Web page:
In the 70s, everything in the movies was different, and Michel Piccoli was right at the centre of it all, starring in Faraldo’s Themroc, Ferreri’s Grande Bouffe, or Girod’s Trio Infernal. Inbetween appalling La Bourgeoisie, Piccoli found the time to record his only 7“ on the Adèle label in 1976. On the A-side, L’art d’aimer, he’s transforming some lines from Ovid’s classic seducing field manual Ars Amatoria/ The Art of Love, probably written in the year 1 A.D., into suprême fromage francais, while the B-side takes disco funk from ... well, à derrière, and surely in an unrivaled way, though probably not to everyone’s liking.
The mastermind behind it was composer and arranger Bernard Gérard, also responsible for the delirious shake-shakes in Georges Lautner’s underrated Ne nous fachons pas as well as for the whacked-out adaptation of Gee-l-o-r-i-a – featuring Graeme Allwright, the only guy from Nouvelle-Zélande ever to make the famous Olympia music hall at the Boulevard de Capucine à Paris. Van Morrison didn't stand a friggin' chance.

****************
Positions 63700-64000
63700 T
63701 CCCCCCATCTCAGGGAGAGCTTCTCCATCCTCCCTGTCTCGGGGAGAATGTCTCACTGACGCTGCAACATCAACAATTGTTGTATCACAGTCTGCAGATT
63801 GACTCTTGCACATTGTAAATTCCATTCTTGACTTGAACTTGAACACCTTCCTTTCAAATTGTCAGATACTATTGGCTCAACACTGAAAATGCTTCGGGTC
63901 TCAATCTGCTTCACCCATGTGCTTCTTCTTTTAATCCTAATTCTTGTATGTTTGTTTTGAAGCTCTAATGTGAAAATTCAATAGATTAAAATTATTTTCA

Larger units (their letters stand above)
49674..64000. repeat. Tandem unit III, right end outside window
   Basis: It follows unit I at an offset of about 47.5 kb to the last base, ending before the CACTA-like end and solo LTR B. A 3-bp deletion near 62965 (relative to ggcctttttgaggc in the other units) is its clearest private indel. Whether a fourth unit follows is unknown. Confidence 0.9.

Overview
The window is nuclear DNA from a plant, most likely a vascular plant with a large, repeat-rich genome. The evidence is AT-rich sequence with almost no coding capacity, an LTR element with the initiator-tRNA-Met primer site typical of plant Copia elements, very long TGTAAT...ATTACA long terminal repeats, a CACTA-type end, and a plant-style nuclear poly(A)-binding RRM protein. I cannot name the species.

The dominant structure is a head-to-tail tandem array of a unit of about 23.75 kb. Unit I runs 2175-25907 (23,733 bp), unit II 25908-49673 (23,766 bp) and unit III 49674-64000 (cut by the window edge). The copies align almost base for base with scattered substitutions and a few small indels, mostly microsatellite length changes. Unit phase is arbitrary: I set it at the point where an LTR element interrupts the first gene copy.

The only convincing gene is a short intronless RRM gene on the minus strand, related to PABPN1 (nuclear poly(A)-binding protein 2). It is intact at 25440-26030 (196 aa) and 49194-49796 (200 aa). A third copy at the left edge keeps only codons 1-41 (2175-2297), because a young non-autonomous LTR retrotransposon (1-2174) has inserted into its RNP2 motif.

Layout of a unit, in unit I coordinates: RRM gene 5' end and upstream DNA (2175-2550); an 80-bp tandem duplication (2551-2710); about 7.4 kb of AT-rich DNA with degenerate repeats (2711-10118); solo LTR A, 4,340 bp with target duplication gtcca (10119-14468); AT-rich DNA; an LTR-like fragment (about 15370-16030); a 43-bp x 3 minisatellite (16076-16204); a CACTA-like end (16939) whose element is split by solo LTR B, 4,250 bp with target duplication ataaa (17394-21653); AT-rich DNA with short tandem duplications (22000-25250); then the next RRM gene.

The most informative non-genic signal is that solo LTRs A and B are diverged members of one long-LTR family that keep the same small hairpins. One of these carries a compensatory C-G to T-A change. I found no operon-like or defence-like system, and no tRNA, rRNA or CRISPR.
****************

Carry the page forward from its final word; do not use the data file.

Michel Piccoli – L’art d’aimer
Michel Piccoli – Alors ... c’est oui?
Bernard Gérard – Rosbif Attack
Bernard Gérard/ Graeme Allwright – Akou
Special extra: Romy Schneider, for many the ultimate fille fragile, en duet with Michel in 1970, and a fine, piano loop driven hommage à Romy by Geneve-based trio Sinner DC from their 2005 album Arkle Parkle Avenue, both beautiful, serious affairs.
Romy Schneider/ Michel Piccoli – La Chanson d'Hélène
Sinner DC – Romy Schneider